Inside Born to be Wilde - Eloisa James

"A reigning queen of romance" - CBS Monday Morning

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The Inside Take

Eloisa's Exclusive Extras

Inside Born to be Wilde

Warning! In describing relations between characters, I may wreck a book for you by making it clear who someone marries, or the outcome of a book. Please do not read about The Inside Take if you're wary of knowing who is paired with whom!

I will begin with my dedication to my brother-in-law, Sunil. Years ago, he told me that Sunil was another name for Krishna (the Supreme God, in Hindu belief). In the great epic poem, The Bhagavad-Gita, Krishna or Sunil disguises himself and acts as a charioteer to Parth, a Pandava Prince, who is going into battle. All the Wilde children are named after warriors. Parth is, of course, an adopted child who joined the family at age 5. But he too was named after a warrior and moreover, one who is victorious in battle.

Parth is “born to be a Wilde,” and even his name signifies his wildness. Lavinia assumes that he is a lost puzzle piece, the way she is; but in fact he is part of a solid family group. One of the more diabolic plans I had for this book involved isolating Lavinia more and more, so that she learned to rely on herself. First I took Willa away, obviously, and then her mother, then Lady Knowe returns to the country. She assumes that Parth is as lonely as she is, but he isn’t. From that moment, she grows stronger and stronger.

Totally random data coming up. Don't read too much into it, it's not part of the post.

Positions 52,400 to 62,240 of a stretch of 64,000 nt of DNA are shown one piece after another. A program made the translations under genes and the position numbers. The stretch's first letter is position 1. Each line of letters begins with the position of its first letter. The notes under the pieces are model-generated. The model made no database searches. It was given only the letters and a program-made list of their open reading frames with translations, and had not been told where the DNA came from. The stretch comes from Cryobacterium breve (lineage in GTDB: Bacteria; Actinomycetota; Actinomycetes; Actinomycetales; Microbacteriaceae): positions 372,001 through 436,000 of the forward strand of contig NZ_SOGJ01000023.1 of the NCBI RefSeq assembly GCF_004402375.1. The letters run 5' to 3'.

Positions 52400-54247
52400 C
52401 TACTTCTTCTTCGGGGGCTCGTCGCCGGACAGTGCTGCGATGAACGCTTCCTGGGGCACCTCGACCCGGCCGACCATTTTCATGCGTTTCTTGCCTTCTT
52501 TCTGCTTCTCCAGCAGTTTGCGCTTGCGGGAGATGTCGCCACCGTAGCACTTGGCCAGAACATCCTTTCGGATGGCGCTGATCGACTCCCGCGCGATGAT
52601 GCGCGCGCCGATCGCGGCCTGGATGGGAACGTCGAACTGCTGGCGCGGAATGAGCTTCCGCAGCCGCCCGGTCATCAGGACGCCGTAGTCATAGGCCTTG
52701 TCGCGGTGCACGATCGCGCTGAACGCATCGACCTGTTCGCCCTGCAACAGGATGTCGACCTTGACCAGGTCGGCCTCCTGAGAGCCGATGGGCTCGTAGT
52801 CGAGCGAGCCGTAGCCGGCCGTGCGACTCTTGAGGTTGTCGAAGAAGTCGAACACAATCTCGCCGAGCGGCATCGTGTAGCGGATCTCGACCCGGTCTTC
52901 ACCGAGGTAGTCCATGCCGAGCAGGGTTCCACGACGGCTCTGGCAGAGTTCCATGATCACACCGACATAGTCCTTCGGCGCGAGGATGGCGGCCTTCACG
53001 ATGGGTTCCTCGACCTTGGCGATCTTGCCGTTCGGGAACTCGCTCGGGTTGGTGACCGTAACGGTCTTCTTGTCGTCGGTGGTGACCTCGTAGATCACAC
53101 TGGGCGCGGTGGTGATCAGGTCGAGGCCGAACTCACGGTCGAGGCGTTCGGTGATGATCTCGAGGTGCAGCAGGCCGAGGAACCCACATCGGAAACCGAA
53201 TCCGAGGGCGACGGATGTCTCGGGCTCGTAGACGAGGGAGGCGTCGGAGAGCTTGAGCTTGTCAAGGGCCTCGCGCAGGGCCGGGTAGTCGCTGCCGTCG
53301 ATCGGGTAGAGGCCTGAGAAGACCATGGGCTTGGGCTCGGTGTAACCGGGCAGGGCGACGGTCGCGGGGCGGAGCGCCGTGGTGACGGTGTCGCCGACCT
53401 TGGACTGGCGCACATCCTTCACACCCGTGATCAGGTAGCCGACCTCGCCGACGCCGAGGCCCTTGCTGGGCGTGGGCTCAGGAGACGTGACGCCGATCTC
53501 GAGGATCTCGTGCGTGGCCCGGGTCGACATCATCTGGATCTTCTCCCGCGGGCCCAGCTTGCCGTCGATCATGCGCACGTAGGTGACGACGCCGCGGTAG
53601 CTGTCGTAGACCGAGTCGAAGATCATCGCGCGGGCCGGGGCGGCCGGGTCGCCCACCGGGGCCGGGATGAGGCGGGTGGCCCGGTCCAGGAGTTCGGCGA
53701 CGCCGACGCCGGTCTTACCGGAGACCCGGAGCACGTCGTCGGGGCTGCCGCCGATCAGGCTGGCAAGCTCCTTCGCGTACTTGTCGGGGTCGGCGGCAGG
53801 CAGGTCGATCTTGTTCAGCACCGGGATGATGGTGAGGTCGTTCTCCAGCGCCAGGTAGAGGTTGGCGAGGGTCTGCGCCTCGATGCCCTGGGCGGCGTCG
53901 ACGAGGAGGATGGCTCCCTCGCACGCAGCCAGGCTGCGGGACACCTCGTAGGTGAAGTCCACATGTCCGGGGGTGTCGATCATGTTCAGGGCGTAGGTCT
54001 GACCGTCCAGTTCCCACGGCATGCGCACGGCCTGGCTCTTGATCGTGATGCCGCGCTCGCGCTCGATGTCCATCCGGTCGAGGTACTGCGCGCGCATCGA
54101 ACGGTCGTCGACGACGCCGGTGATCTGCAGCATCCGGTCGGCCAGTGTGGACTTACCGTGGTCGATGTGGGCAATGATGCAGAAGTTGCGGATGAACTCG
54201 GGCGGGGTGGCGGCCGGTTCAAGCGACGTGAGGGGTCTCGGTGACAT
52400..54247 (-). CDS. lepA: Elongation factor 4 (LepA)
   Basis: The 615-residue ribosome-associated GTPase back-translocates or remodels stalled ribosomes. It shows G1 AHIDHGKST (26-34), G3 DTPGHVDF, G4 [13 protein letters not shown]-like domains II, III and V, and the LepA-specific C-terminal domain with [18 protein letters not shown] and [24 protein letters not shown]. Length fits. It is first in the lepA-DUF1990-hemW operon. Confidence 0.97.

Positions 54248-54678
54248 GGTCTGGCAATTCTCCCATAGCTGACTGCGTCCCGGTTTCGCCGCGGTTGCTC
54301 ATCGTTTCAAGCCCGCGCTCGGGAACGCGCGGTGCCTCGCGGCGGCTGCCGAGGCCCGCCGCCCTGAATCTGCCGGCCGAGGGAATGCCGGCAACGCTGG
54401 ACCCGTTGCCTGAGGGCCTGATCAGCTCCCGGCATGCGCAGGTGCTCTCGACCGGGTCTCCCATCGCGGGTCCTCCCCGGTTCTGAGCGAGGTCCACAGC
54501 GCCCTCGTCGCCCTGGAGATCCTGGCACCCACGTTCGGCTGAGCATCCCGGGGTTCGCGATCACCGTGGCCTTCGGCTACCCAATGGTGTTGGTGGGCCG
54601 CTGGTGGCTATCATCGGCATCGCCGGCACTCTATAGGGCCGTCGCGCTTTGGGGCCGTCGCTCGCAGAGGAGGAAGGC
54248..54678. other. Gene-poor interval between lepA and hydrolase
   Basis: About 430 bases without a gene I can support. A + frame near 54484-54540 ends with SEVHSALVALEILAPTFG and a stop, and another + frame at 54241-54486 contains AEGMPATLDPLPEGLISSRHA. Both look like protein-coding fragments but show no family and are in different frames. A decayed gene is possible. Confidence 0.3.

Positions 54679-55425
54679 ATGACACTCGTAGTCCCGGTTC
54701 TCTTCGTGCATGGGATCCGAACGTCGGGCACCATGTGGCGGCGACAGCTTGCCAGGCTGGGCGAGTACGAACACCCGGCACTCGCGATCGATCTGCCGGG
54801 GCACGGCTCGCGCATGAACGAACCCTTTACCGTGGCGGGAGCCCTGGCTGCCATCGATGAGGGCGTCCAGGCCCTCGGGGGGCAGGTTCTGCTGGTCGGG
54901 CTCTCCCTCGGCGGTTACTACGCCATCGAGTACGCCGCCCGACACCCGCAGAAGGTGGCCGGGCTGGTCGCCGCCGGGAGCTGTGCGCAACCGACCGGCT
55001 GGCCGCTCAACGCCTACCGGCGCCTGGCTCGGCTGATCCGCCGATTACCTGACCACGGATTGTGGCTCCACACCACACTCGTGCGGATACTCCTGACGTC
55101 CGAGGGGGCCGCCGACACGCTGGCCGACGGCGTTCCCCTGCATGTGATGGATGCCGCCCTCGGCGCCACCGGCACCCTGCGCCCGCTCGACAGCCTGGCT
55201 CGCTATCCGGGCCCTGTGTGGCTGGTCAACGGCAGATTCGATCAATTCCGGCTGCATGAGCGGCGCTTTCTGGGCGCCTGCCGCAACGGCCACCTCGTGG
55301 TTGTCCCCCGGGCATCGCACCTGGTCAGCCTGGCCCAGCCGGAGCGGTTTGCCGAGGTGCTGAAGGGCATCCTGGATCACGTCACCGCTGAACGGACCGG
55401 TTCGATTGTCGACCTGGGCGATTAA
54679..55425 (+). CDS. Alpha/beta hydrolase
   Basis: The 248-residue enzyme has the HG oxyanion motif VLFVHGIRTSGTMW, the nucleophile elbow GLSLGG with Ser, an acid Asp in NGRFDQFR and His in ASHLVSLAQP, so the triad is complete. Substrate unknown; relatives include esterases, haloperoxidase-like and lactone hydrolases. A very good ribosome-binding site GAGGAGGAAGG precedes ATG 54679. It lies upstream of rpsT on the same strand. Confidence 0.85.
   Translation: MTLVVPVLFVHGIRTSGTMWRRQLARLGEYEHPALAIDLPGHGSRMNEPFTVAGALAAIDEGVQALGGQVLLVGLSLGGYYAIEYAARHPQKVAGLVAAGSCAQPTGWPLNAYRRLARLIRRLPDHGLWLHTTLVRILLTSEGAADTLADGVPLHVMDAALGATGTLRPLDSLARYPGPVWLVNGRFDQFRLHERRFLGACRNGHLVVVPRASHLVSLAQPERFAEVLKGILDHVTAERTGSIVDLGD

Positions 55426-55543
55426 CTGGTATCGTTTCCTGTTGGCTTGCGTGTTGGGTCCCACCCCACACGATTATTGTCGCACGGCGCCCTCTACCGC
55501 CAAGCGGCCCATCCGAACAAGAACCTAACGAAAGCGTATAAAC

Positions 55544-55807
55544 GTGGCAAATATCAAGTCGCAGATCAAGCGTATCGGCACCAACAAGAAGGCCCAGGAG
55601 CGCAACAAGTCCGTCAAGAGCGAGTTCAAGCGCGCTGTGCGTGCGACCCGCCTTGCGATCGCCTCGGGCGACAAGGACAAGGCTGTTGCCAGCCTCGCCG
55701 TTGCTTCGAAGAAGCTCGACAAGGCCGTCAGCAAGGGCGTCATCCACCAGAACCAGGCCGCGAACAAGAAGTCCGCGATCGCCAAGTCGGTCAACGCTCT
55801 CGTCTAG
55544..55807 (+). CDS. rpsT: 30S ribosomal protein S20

The kiss in the rain, depicted on the front of the book, was the very first scene I wrote for this book. I generally write in a linear fashion, but I had such a clear image of Lavinia—breaking all the rules of polite society and hurling herself outdoors in a rain shower, only to be kissed by Parth, who was likewise breaking rules—that I had to write it first. Lavinia and Parth appear in Wilde in Love, in particular, bickering and (obviously) already falling in love.

I made up the tapestry-hung solar in the old part of Lindow Castle after visiting every castle I could in Scotland. I did not see any tapestries that depicted angels falling like snow, but I did look closely at tapestry designs wherever I could find them—in the museum attached to Versailles, for example. It probably would have taken longer than two years to finish these tapestries, but many people could work on a tapestry at once. I choose to imagine a light and airy French weavers’ hall, filled with cheerful artisans.

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